A ceiling fan can be a great upgrade to a home. It can keep you warmer in the winter and cooler in the summer while cutting your energy costs year-round. And if you don’t already have ceiling fans, they’re pretty easy to install. Here’s what you need to do.
Wiring up ceiling fans, with or without lights, is pretty straightforward, but it still requires you to work with your home’s wiring. Before you touch the wires, turn off the circuit for the room at the breaker box. Use a voltage tester to make sure there’s no voltage running through the room’s wiring.
It’s pretty easy to replace a light fixture with a ceiling fan, and if you buy a ceiling fan with a light fixture built in, you don’t even have to worry about how you’re going to replace the lighting in the area. You can shop online for a wide range of ceiling fans with lights, in all kinds of styles.
To start the process, take the glass cover off of your light fixture and unscrew all the lightbulbs. You should be able to see screws in the base of the fixture. Unscrew these to disconnect the light fixture from the ceiling. Lower it carefully until the wiring connections are exposed. Remove the wire nuts and untwist the wiring connections.
A ceiling fan is a lot heavier than a light fixture, so you can’t just hang it from the same junction box. You need a fan-rated electrical box and it needs to be secured to either a ceiling joist or a fan brace. If your light fixture was located directly under a joist and the electrical junction box is secured to that joist, make sure it’s rated to hold a fan’s weight and then you should be good to go.
If your light fixture was not anchored to a joist, you will have to install a fan brace to support the weight of your fan. You can buy expanding metal fan braces that you can simply slip through the hole in your ceiling. As you expand them, spikes on either end bite into the joists on either side of your ceiling hole, holding the brace firmly in position. You can also secure a piece of a two-by-four plank between the joists above your ceiling hole.
Once you have installed your fan brace, don’t forget to secure a fan rated electrical box to it. Pull the wiring from your house down into the electrical box.
When you’re finished assembling the fan motor, take the ceiling mounting plate out of your fan box and attach it to the electrical junction box. Then you can start to hang the fan motor. Most fan kits come with a hook on the ceiling mounting plate that allows you to hang the motor for a moment while you connect the wiring.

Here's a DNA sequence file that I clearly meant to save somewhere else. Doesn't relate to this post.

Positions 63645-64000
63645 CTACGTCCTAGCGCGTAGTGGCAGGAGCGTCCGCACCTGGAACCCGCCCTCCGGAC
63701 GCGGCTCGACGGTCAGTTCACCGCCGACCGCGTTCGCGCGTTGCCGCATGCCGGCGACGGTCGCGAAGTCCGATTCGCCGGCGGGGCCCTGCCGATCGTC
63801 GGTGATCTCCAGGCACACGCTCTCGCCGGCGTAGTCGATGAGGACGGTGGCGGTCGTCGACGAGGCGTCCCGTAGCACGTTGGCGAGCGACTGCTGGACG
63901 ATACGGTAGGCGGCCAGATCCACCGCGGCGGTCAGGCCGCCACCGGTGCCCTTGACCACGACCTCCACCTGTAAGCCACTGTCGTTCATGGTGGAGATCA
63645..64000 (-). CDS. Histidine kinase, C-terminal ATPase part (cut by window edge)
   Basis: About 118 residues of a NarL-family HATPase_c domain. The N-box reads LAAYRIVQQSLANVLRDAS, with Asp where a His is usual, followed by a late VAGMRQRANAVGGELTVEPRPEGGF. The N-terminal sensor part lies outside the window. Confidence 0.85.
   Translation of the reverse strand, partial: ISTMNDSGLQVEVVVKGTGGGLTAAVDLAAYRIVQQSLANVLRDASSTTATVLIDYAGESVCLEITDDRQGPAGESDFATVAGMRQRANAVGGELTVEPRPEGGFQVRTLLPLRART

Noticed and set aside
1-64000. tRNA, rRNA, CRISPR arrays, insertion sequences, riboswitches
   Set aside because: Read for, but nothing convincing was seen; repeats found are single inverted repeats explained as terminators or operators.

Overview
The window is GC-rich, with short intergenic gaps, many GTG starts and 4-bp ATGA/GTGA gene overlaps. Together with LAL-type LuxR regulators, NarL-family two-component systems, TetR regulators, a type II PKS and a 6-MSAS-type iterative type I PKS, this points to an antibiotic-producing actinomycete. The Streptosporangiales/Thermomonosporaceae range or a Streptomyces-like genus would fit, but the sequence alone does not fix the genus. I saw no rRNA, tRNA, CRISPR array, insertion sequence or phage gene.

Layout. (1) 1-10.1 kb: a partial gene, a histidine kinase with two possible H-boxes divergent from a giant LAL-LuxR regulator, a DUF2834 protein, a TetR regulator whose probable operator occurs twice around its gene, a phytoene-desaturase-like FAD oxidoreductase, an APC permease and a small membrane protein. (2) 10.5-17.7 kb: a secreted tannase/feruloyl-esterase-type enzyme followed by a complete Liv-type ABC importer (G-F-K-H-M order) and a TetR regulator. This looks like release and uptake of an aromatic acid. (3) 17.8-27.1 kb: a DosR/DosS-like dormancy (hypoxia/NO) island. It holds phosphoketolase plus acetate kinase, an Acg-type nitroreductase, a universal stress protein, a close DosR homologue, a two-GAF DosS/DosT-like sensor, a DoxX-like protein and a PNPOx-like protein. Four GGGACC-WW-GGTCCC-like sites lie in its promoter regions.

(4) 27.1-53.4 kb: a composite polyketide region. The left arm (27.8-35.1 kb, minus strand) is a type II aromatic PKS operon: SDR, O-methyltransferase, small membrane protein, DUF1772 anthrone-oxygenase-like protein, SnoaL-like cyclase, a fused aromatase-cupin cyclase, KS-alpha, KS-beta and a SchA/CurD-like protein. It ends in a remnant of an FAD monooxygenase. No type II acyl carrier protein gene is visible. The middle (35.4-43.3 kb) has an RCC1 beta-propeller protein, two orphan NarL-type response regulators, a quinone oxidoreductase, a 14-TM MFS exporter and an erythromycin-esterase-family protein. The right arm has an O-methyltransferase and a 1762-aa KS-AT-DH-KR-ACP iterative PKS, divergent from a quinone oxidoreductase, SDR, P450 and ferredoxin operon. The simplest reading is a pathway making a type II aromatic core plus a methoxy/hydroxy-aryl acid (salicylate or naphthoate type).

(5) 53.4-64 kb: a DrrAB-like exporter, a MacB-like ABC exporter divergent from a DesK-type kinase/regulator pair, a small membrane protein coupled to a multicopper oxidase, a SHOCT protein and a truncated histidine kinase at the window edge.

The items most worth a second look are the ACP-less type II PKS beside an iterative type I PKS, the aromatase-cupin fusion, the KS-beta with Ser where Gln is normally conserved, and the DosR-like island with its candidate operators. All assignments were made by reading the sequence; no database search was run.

The wiring coming out of your fan motor should connect to the same wiring coming out of your house. Connect the black wire to the black wire, the white wire to the white wire, and the green or bare wire to the green or bare wire. Connect the wires by twisting the bare ends together and then putting on wire nuts. Wrap the green or bare ground wire coming out of the house around the green ground screw in the electrical box before connecting it to the ground wire coming out of the fan motor housing.
Once you have connected the wiring, you can attach the downrod to the mounting plate. Then slide the canopy up the downrod and screw it into position covering the mounting plate.
The blades of your fan may come in two pieces, so you’ll have to put the blade irons on the blades before putting them on the fan. Once you have all the blades on, make sure they’re all the same distance from the floor.
Sometimes when there’s a light fixture on a ceiling fan, you need to do the wiring the way you’d do any other light fixture, or the way you did the fan – black to black, white to white, and green to green. Sometimes, though, the light fixture just plugs into the fan motor.
The fixture will probably attach to the fan motor housing with screws. Follow your fan’s instructions to make sure you’re installing the light fixture properly. Now that you have the fan fully assembled, you can pop in some light bulbs and try it out.